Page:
Let’s look at bit more at the CBO’s job loss estimate of 500,000 from their minimum wage report out last week (I’m focusing largely on their analysis of the increase to $10.10, then indexed to inflation).
My point last week was that even if the budget office is right about this employment loss guesstimate, we’re still talking about a policy that lifts the pay of 24.5 million low-wage workers (16.5 million directly, 8 million indirectly), meaning 98% of the target audience reap the benefit of the policy.
This post is about whether their employment loss estimate is defensible. To telegraph the result: yes, but it’s from the upper end of the range, and that’s an unfortunate choice given the political intensity around this issue. Just a few years ago, the budget office was careful not to weigh in on this question, pointing out that the range of estimates was wide. If anything, the range has widened since then, making their current choice even more puzzling.
Recall that the CBO did not do original research on the impact of higher minimum wages on employment. They just went into their “demand elasticity supply closet” and took a number that many of us who follow this work thought was from a pretty high shelf.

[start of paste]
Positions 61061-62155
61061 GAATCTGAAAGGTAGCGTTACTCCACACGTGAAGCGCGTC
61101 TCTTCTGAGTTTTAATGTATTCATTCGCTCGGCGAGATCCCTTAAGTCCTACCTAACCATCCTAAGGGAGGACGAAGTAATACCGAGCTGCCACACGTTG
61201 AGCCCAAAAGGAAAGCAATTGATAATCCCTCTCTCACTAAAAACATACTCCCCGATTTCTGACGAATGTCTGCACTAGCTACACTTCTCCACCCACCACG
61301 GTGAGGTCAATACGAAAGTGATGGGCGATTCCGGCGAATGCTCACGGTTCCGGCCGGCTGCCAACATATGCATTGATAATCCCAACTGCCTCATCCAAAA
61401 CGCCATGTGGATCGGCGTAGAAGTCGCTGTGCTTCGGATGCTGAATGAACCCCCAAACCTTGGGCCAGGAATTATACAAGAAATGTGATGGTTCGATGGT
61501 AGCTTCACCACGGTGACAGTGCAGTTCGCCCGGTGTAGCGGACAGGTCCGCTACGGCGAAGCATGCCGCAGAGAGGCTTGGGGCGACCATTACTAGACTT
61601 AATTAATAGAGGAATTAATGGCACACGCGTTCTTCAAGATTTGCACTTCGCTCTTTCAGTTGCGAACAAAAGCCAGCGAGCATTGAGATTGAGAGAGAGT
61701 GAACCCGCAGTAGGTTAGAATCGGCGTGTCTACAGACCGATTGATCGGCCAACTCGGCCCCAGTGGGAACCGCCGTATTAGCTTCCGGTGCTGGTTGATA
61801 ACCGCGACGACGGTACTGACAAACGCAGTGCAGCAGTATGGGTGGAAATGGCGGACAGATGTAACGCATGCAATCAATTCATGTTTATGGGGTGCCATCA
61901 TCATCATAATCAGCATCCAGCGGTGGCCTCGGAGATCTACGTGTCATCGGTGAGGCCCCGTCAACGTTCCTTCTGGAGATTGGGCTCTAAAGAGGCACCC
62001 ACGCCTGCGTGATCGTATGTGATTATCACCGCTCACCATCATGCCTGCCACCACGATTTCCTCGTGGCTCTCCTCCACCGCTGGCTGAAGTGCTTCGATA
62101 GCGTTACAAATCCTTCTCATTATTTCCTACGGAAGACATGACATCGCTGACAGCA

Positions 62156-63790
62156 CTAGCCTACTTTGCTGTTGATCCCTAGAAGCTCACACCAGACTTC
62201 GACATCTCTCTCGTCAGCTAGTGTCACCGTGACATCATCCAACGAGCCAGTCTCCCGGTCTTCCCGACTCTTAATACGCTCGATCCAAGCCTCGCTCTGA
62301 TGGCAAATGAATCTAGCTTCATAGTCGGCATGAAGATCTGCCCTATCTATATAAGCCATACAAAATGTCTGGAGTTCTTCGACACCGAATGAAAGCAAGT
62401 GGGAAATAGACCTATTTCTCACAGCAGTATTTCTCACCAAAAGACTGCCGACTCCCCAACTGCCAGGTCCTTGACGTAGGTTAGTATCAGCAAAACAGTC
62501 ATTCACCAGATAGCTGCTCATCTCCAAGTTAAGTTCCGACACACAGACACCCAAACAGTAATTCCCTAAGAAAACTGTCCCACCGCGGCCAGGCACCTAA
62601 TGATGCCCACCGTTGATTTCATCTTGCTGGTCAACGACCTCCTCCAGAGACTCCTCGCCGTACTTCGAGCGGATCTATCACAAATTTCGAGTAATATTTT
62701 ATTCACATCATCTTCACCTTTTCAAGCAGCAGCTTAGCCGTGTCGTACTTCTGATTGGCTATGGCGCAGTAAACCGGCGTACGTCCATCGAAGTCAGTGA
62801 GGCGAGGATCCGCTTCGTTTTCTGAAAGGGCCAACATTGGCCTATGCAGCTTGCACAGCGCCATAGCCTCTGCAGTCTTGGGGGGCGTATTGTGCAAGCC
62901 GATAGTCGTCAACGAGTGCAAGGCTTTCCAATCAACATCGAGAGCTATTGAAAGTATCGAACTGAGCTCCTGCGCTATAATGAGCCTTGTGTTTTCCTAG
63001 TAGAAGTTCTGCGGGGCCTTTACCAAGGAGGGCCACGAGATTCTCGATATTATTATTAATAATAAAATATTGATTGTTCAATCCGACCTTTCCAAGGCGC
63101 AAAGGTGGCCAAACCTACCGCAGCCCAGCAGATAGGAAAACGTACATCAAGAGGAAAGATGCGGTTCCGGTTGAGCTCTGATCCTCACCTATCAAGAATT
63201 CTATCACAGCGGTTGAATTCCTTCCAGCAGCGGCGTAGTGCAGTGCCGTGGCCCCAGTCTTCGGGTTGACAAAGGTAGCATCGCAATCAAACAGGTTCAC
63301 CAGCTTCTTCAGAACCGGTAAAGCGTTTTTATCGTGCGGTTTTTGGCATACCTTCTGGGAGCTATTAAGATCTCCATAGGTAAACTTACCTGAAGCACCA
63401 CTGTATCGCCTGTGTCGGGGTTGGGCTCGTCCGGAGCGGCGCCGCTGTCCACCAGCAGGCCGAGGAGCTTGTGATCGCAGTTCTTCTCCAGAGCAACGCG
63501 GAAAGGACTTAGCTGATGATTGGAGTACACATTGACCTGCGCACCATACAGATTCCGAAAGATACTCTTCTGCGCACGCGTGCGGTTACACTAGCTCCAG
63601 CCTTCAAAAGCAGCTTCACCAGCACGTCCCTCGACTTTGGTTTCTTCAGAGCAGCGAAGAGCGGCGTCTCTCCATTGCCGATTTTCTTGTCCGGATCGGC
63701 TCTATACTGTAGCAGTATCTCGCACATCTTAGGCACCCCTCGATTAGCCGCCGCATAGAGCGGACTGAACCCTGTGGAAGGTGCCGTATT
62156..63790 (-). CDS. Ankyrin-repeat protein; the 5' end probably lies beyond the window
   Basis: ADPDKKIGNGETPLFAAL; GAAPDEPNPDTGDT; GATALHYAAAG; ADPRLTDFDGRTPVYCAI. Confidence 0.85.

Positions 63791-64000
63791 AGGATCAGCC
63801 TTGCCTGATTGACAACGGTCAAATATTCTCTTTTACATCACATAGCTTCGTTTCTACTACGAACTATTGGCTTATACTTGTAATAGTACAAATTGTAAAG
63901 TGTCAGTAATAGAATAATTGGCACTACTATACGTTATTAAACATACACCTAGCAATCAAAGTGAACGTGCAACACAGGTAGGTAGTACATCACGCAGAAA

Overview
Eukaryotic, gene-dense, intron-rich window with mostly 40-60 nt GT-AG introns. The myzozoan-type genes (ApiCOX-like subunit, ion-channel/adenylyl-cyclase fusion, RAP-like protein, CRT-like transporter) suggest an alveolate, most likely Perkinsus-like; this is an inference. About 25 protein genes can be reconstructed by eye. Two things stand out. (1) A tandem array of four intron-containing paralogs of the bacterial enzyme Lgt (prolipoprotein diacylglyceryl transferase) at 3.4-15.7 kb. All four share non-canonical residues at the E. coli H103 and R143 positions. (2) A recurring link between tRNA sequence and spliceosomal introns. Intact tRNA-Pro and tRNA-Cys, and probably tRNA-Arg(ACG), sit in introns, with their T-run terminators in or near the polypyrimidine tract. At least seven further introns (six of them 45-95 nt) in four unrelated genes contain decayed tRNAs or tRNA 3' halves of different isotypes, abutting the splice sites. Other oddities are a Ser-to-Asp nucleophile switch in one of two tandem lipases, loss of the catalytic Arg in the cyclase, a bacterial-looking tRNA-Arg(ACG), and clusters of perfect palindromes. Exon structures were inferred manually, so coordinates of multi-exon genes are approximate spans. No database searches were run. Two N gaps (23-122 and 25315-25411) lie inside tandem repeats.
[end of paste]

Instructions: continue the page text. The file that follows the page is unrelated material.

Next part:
That number was -0.1 in the case of teenage workers for the $10.10 increase, implying a 10% increase in the minimum wage would lead to a 1% loss of jobs held by teenagers. The CBO suggests—though it’s not clear how they landed on this number—that they took the midpoint between a range of estimates.
Two problems here. First, I’m pretty sure that’s not the midpoint. Summarizing a vast literature (more on that exercise in a moment), the CBO says that the midpoint lies between zero and -.15, or -0.075 (there are credible estimates of positive impacts of minimum wage increases on jobs, but let’s stick with their range).
The CBO did choose this lower midpoint for their simulations of a $9 minimum wage, but kicked it up to -0.1 for the $10.10 version. They offer a number of rationales for this, and while they’re not unreasonable (e.g., unlike the $9.00 simulated policy, the $10.10 increase is indexed to inflation), they’re really just hunches and given the sensitivity of the estimate, why apply hunches? And why do all their hunches just go in one direction (toward larger job losses)?